Honda gave its CRF1000L “Africa Twin” a complete overhaul for the 2018 model year, a rebuild so complete that the new version shares not a single part with the old, according to the factory. Engine improvements include both hardware and software that starts with a Throttle-by-Wire system that enables even more electronic wizardry under the hood, as it were.
The improvements make their way into the gearboxes on both the manual tranny and the optional, auto-shifting DCT. The factory buffed safety as well with a handful of new features such as the Emergency Stop Signal feature that flashes the hazards during hard braking actions.
It has better engine response, is lighter weight and gives the rider a real choice of engine performance and feel.
The adventure-bike design characteristics have settled on a more-or-less standard look, but Honda bucks convention with a snub-nosed entry that marks a refreshing change from the ubiquitous bird’s-beak fairing. A pair of symmetrical headlights give the new AT a similar visage to that of its predecessor with a vented windshield and fairing that opens up like a cavernous maw to scoop cooling air for the radiator and exhaust headers.
Since the front fender has to put in all the work for spray containment, it comes with a slightly larger build than usual with broad support sections that serve to protect the swept area of the inverted front-fork tube to help preserve the seal throughout your adventures. Handguards provide a measure of protection and comfort that add to the pocket formed by the fairing and shield with an easy-to-read, negative LCD instrument screen that delivers information in nearly the same format as the Dakar race bike.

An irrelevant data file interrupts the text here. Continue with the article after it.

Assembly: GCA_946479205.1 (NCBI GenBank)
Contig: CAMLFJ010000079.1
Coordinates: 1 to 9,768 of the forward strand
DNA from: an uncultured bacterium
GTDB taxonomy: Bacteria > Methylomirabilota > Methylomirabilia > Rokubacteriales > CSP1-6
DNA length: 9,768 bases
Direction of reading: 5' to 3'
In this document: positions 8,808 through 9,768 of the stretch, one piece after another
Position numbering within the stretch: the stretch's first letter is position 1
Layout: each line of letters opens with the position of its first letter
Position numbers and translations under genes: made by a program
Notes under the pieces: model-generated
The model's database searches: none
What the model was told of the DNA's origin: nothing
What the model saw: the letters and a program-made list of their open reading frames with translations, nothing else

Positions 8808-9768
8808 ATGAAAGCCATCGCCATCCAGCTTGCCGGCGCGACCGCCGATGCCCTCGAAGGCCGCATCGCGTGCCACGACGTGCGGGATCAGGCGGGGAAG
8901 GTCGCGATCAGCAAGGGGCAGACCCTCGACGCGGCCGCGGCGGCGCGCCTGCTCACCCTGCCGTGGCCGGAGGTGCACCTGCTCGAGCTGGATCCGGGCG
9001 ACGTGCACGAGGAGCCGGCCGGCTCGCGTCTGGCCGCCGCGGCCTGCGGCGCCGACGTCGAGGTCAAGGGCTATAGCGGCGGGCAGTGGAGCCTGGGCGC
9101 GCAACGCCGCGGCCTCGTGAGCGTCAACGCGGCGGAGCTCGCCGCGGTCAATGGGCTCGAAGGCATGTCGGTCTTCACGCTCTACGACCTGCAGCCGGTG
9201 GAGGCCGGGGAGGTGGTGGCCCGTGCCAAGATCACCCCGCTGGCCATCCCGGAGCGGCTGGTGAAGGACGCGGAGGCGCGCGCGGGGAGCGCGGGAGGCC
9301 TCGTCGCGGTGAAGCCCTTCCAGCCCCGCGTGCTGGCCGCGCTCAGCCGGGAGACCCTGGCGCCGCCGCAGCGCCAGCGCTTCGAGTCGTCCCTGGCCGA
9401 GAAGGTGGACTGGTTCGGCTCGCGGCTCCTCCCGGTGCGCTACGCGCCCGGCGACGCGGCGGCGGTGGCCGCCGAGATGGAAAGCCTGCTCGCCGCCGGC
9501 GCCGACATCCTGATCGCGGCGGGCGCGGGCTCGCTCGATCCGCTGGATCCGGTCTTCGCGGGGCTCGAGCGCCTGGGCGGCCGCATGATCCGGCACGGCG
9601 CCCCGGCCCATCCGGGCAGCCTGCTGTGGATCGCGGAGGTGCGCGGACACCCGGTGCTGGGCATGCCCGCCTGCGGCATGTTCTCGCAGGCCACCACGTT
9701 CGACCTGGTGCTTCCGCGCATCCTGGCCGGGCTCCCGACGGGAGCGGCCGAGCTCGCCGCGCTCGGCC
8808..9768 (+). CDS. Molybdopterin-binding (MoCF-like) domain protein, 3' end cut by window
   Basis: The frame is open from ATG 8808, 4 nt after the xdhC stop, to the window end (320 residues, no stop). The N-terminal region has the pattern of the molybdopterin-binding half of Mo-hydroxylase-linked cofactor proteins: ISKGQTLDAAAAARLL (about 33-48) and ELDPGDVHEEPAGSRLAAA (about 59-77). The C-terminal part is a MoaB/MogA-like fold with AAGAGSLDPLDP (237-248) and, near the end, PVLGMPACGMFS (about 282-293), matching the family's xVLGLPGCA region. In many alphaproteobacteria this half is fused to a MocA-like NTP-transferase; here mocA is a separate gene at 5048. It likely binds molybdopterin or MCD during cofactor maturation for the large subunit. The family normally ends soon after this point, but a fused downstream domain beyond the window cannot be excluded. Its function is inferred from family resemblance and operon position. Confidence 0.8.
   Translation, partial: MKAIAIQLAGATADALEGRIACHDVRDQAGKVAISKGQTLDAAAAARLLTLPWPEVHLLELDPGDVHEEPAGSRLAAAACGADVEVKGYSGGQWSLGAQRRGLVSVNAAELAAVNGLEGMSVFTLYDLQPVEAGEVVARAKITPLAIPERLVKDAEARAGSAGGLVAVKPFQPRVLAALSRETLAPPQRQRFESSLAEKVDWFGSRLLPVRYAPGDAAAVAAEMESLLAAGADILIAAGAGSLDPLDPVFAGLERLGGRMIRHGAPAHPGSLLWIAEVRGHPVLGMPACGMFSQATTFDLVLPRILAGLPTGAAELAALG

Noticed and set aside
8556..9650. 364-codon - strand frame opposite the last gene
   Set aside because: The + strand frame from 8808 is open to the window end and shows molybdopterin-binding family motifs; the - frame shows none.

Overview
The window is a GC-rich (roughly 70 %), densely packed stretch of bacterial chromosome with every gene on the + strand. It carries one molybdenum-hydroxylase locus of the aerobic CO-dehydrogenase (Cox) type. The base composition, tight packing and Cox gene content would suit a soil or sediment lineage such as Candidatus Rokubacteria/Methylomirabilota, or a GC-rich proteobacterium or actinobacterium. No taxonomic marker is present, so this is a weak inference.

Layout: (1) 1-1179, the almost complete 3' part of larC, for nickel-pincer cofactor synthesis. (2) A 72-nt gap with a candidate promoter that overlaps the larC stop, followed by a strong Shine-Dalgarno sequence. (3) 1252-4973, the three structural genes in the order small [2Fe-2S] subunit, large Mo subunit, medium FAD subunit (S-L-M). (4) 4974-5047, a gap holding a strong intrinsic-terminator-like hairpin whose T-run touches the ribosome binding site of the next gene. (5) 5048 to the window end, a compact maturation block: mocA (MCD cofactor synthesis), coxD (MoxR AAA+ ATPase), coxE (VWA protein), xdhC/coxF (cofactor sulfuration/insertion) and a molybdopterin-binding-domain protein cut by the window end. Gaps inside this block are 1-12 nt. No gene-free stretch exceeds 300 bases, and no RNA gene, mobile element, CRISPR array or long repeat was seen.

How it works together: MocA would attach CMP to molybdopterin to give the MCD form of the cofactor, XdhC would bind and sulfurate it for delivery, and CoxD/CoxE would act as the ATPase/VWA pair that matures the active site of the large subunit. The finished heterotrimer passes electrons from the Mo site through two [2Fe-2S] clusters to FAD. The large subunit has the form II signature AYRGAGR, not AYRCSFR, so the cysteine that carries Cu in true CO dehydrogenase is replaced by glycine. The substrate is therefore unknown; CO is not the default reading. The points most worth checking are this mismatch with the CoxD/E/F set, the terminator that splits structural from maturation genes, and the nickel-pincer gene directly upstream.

The 4.97-gallon fuel tank dominates the flyline in class-typical fashion with a rise in the subframe to the pillion pad that leaves the rider’s saddle in a rather deep swale that puts the pilot in the bike. A bevel at the seat/tank juncture gives the pilot plenty of room for body English and keeps the above from biting into your thighs when it’s time to deploy the training wheels. LED emitters handle the rearward lighting with a proper mudguard/plateholder to handle the fling from the rear tire. The upswept exhaust and skidplate give it a rugged, terrain-defeating look and the wire wheels rounds out the package quite nicely.
But, the previous version was only two-years old, you say? That’s true, and Honda’s Large Project Leader, Mr. K. Morita, had this to say about it: “Our CRF1000L Africa Twin has proven itself a worthy successor to the original and very much the ‘Go Anywhere’ machine that we set out to make. Over the last two years it’s a motorcycle that’s covered millions of kilometers, and we have received plentiful feedback from owners. For 2018 we have improved the engine’s response, saved weight and given the rider real choice of engine performance and feel.”
Lots of changes in the chassis make the bike much more off-road capable.